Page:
# The longest run of heads

Let be $X_1, X_2,\; \ldots$ independent and identically distributed (i.i.d.) random variables with common distribution: $\mathbb{P}(X_k=1)=p,\; \mathbb{P}(X_k=0)=1-p$. We fix a $\lambda > 1$ parameter and let $A_k^{(\lambda)}$ denote the following events: $k=1, 2, 3, \dots$ $$A_k^{(\lambda)}: = \{ \exists r \in [[\lambda^k], [\lambda^{k+1}]-1]\cap\mathbb{N}: X_r=X_{r+1}= \dots =X_{r+k-1}=1\}$$ where $[\lambda^k]$ denotes the floor. I.e.: $A_k^{(\lambda)}$ event means that between $[\lambda^k]$a and $[\lambda^{k+1}]-1$ exists a $k$ long run of ones. Let's prove:

a) If $\lambda < p^{-1}$ then $A_k^{(\lambda)}$ events occurs only for finitely many k with probability of 1.

b) If $\lambda > p^{-1}$ then $A_k^{(\lambda)}$ events occurs infinitely many times with probability of 1.

c) What happens when $\lambda=p^{-1}$?

Any help would be appreciated.

-
I think third question should be: "What happens if $\lambda=1/p$?" –  Norbert Apr 14 '12 at 17:51
(+1) Is this homework? If so, kindly add the homework tag. :) –  cardinal Apr 14 '12 at 18:23
Does $[\lambda^k]$ denote the nearest integer, or floor, or ceiling, or what? –  Quinn Culver Apr 14 '12 at 19:19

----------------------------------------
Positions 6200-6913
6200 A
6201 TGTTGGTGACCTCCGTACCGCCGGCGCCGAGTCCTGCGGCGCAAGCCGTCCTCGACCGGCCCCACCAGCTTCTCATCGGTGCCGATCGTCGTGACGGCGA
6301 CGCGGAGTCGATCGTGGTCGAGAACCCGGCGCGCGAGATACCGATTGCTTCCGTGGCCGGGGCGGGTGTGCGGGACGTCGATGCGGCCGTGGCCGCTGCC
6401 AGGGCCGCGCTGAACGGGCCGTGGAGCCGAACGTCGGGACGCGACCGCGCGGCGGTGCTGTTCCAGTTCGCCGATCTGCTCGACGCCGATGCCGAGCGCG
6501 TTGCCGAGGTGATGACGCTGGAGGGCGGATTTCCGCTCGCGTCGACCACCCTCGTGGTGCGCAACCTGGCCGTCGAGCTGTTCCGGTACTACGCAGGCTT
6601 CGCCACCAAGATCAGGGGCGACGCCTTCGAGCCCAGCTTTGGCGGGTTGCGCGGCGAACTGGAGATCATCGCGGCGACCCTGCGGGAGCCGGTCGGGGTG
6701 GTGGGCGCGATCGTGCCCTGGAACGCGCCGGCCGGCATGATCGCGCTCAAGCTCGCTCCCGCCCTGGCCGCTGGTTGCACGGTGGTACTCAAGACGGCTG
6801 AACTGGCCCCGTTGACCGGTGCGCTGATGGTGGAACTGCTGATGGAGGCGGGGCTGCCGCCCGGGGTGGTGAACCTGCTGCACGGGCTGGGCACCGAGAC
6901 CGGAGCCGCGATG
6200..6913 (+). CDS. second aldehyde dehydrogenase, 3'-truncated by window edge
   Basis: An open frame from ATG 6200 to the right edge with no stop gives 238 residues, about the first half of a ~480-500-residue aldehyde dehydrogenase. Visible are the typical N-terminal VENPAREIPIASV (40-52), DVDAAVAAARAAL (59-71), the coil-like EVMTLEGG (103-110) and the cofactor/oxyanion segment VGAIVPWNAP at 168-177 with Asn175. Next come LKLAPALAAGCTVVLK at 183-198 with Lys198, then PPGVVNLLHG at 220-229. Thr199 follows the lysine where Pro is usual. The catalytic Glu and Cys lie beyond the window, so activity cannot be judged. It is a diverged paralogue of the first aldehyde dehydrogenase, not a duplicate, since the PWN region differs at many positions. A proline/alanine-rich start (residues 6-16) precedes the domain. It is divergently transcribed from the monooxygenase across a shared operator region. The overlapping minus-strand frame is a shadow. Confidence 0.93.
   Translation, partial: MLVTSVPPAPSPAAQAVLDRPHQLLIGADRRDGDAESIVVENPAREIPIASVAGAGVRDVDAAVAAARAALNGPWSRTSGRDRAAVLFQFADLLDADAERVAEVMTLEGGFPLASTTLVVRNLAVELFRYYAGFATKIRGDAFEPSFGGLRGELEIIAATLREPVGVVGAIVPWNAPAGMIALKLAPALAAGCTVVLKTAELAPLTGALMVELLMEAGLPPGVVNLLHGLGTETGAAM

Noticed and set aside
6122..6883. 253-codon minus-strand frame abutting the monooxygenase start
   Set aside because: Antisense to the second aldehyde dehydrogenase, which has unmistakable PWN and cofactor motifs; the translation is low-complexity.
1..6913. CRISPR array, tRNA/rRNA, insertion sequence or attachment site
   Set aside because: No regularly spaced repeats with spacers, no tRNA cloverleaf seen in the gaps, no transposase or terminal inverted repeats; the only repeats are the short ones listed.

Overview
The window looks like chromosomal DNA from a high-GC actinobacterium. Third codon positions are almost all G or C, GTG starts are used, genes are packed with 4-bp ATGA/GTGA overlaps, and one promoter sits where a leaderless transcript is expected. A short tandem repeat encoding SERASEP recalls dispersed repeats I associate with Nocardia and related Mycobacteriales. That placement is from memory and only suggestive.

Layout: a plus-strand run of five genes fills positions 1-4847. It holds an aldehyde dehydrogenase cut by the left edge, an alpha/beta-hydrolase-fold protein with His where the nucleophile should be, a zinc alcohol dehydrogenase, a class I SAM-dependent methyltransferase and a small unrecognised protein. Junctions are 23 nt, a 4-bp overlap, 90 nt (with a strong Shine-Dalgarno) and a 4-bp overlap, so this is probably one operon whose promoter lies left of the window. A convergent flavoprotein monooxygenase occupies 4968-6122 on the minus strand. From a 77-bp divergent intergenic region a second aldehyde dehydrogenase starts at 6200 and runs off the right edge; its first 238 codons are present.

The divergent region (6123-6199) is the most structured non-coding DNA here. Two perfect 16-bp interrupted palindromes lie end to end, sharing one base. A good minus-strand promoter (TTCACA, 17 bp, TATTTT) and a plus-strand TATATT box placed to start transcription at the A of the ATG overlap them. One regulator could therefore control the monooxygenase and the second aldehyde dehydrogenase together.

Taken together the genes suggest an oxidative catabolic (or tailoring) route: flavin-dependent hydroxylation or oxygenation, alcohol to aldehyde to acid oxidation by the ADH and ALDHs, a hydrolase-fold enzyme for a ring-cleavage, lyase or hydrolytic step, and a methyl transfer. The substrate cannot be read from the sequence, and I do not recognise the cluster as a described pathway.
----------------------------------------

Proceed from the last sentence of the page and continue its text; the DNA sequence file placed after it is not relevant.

Does "...among $A_{k}^{(\lambda)}$ events occurs only finitely many..." mean that $A_{k}^{(\lambda)}$ occurs for only finitely many $k$? –  Quinn Culver Apr 14 '12 at 19:35
Thank you. I added the tag as you suggested and completed the text that $[\lambda^k]$ denotes the floor, plus I corrected the sentence that was not clear. –  Dawson Apr 14 '12 at 20:16

The three parts are consequences of Borel-Cantelli lemmas hence we begin by controlling the probability of $A^{(\lambda)}_k$.
On the one hand, this event involves at most $\lambda^{k+1}-\lambda^k$ (non independent) events of probability $p^k$ hence, introducing $\mu=\lambda-1\gt0$, $$\mathrm P(A^{(\lambda)}_k)\leqslant \mu\cdot(p\lambda)^k.$$ On the other hand, decomposing the interval $(\lambda^k,\lambda^{k+1})$ into disjoint intervals of length $k$, one gets at least $\mu\lambda^k/k$ (independent) events of probability $p^k$ hence $$\mathrm P(A^{(\lambda)}_k)\geqslant 1-(1-p^k)^{\mu\lambda^k/k}.$$ These two estimates imply the following:
• In case (a), $p\lambda\lt1$ hence $\sum\limits_k\mathrm P(A^{(\lambda)}_k)$ converges and the first Borel-Cantelli lemma yields the conclusion in your post.
• In case (b), $p\lambda\gt1$ hence $(1-p^k)^{\mu\lambda^k/k}\to0$, $\mathrm P(A^{(\lambda)}_k)\to1$ and $\sum\limits_k\mathrm P(A^{(\lambda)}_k)$ diverges. Since the events $(A^{(\lambda)}_k)_k$ are independent, the second Borel-Cantelli lemma yields the conclusion in your post.
• In case (c), $(1-p^k)^{\mu\lambda^k}=(1-p^k)^{\mu/p^k}\to\mathrm e^{-\mu}\gt0$ hence $\mathrm P(A^{(\lambda)}_k)\geqslant (\mu+o(1))/k$ and the second Borel-Cantelli lemma shows that, almost surely, infinitely many events $A^{(\lambda)}_k$ occur.